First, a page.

I created this code to quickly calculate the number of prime factors each number has.

Originally, this just dumped the information into boring tables however after watching numberphile's excellent video on Prime Spirals I wondered whether this pattern repeated itself for numbers depending on the number of prime factors they have.

ie: Prime number have only one prime factor - themselves. However, each number has a unique number of prime factors. For example, 4 is 2 x 2 - this has 2 prime factors. 30 has 3 prime factors, 2 x 3 x 5.

So I used my code to plot a particular colour of square depending on how many prime factors it had onto a Ulam spiral and see if the patterns observed were unique to primes. You can now run that code on this webpage - all you need is a browser that is HTML5 compatible with Javascript turned on.

After running the code, the spiral will appear, and there will be a series of toggles at the bottom to switch on or off the dots for each group of prime factors.

Please be aware that this code calculates and stores the prime factors for the first 65,536 numbers so it could take some time to run, particularly on mobile devices. On my fairly beefy laptop it takes 4 seconds to complete, 32 seconds on my phone (Samsung Galaxy Note 2) and 80 seconds on my iPad 2. It has been programmed in such a way it shouldn't freeze up your browser, but that may depend on how well powered your machine is.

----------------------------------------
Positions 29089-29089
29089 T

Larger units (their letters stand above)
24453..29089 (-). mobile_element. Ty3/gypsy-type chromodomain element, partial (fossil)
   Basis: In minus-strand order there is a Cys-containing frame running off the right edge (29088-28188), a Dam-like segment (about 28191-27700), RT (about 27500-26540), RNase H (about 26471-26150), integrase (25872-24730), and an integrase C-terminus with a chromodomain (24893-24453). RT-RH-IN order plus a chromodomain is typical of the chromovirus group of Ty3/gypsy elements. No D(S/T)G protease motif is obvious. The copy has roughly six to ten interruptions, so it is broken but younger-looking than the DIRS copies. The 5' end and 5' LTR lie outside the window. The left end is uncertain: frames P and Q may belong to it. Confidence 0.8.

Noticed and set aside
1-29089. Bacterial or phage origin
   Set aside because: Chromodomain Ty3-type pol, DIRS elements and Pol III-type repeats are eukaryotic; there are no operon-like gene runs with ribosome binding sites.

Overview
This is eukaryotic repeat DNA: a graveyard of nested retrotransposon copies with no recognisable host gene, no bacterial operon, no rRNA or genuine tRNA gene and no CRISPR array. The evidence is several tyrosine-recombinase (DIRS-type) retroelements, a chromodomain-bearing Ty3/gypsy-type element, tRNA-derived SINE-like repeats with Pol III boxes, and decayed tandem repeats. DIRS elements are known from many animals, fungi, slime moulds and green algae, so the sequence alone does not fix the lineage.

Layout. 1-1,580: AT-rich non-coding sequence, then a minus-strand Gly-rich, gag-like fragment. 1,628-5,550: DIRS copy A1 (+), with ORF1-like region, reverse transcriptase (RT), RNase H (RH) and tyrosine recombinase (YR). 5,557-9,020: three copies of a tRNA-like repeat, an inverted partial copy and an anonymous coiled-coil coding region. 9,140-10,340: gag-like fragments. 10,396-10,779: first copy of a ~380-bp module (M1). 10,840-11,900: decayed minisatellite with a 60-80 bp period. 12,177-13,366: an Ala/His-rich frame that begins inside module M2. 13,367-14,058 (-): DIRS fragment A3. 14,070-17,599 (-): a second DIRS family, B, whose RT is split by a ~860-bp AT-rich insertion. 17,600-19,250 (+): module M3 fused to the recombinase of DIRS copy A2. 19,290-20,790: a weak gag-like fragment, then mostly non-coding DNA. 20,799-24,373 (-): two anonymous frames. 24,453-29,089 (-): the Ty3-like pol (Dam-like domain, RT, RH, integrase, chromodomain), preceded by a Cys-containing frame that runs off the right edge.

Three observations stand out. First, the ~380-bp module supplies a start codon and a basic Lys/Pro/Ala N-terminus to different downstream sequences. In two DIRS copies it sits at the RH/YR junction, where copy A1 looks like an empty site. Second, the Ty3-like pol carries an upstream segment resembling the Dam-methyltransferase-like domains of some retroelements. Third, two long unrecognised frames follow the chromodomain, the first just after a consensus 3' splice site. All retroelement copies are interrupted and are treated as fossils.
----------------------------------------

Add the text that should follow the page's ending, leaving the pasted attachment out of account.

I have now optimised the code so it is a lot lot faster - will now 4 times the quantity of numbers in less time than it took to do 65,536. So I have added the options to search for more, simply click on the number you wish to calculator and display (note, 4 million numbers takes up a 2,048 x 2,048 square so you will need to scroll unless you have some fancy 4K monitor)

Calculating 4 million numbers also will take a lot longer - about two minutes on a fast laptop. Note, the progression is not linear, as the bigger the number gets there is a bigger library of prime factors to check.

I also thought it would be interesting to plot them on a triangular spiral instead of a square - but this takes up far more room so I only gave the option for smaller numbers.

This webpage and all of its code was written and created by Ben Dickson.

You can follow me on Twitter at @Alien2human.